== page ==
Culture, Brand & the Board.

Author:Tahmincioglu, Eve
Position:EDITOR'S NOTE - Editorial
 
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Marc Benioff, the CEO of Salesforce, got a letter from his employees recently asking him to sever the company's ties with U.S. Customs and Border Protection because of the agency's enforcement of the Trump administration's policies to separate children from their families at the border.

The letter published by Buzzfeed stated, "Many of us choose to work at Salesforce because of Salesforce's reputation as a company that stands up against injustice."

Benioff sent a response, obtained by Bloomberg:

"I'm opposed to separating children from their families at the border. It is immoral. I also wrote to the White House to encourage them to end this horrible situation."

The company ultimately decided not to sever ties.

The exchange, however, is just one example of how deep the sense of purpose runs through Salesforce as an organization.

Benioff can take a lot of credit for that. He is considered one of the most effective brand and culture drivers in corporate America today, and it's a role CEOs and all top managers should play, says Denise Lee Yohn, a brand leadership consultant and the author of Fusion: How Integrating Brand and Culture Powers the World's Greatest Companies.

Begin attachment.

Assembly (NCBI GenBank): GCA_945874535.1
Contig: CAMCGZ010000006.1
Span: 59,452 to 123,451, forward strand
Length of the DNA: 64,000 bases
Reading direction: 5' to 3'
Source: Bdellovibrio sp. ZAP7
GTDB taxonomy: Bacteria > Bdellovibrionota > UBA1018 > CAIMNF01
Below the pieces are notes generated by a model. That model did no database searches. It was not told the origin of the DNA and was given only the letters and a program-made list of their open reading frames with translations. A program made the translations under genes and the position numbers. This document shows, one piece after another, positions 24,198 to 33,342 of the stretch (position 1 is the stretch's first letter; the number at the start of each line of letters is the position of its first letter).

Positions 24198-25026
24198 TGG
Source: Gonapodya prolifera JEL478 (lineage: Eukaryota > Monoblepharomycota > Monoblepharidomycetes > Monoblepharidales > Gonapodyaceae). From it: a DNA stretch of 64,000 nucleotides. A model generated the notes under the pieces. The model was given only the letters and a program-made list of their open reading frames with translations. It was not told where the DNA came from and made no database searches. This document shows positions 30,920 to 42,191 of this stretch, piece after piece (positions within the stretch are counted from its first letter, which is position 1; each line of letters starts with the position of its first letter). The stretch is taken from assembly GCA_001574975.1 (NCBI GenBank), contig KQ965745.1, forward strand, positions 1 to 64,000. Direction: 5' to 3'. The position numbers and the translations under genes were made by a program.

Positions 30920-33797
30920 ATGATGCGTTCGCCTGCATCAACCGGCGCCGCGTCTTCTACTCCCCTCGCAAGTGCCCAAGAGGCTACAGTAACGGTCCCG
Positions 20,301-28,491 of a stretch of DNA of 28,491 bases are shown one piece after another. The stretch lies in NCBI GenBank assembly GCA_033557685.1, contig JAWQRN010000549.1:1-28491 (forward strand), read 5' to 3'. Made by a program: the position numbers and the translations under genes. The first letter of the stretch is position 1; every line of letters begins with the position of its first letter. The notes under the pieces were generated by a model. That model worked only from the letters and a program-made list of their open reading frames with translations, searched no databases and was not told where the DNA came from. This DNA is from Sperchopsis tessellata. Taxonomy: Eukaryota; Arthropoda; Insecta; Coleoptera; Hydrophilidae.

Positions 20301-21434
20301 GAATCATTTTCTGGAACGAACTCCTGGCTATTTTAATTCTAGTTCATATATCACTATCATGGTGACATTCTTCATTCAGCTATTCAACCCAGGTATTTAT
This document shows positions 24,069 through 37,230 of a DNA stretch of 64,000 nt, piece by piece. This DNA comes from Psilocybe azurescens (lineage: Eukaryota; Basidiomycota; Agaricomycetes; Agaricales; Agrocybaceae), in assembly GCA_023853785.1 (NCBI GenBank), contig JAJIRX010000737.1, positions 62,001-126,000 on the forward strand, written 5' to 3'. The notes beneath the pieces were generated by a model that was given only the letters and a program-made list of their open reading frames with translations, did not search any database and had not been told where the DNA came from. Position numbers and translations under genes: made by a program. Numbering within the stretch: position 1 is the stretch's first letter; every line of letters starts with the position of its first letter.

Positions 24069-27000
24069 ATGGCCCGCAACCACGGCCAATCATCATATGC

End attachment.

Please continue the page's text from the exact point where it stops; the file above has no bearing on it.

"He has grown that organization to be so successful because he's the culture champion for the organization," she explains. But, she has a warning for boards.

"If you only put it on the CEO then that is risky. You could end up with a situation like Ubers CEO Travis Kalanick who ruined the culture of that company," she says. "The board needs to be actively involved and have active conversations with the CEOs and other leaders."

Most boards, she continues, separate strategy from culture and brand. "They see their role as focusing on strategy and don't understand that...

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